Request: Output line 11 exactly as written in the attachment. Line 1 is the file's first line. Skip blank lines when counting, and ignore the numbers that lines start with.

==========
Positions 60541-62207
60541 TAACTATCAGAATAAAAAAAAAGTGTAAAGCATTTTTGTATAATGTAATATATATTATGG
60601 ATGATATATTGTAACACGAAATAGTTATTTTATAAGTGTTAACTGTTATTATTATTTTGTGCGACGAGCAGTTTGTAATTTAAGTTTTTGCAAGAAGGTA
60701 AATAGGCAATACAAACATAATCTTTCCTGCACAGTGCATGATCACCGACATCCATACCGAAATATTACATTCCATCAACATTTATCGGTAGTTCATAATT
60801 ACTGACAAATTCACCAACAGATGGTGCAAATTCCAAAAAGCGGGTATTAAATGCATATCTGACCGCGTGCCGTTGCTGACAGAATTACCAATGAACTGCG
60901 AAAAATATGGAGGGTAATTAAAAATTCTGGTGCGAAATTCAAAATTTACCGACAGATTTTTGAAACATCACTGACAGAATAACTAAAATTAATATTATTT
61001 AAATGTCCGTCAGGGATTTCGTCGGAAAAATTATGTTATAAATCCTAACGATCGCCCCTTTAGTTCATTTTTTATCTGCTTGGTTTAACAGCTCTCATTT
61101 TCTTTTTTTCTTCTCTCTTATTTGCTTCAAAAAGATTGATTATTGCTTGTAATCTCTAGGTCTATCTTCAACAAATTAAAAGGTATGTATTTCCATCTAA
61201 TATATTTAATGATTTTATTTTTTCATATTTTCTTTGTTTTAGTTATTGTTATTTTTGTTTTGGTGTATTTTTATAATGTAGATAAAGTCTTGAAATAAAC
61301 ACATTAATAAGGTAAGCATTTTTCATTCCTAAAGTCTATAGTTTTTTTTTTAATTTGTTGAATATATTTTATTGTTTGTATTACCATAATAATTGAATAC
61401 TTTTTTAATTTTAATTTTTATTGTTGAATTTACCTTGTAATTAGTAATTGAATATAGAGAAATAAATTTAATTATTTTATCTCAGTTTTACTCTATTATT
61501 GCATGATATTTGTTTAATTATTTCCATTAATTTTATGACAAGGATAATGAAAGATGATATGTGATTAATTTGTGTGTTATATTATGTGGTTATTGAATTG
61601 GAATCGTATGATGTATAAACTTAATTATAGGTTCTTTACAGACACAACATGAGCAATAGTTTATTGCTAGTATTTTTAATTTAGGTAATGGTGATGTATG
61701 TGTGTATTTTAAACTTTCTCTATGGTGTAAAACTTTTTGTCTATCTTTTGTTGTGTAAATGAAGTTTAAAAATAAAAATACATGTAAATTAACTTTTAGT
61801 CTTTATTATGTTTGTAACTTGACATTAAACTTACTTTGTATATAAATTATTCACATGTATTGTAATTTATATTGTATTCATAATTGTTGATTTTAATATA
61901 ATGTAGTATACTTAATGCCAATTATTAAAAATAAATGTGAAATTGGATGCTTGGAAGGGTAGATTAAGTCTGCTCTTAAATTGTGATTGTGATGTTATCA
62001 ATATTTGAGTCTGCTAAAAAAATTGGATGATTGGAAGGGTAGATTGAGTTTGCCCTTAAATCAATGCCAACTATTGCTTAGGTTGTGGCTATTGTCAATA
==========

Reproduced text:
61401 TTTTTTAATTTTAATTTTTATTGTTGAATTTACCTTGTAATTAGTAATTGAATATAGAGAAATAAATTTAATTATTTTATCTCAGTTTTACTCTATTATT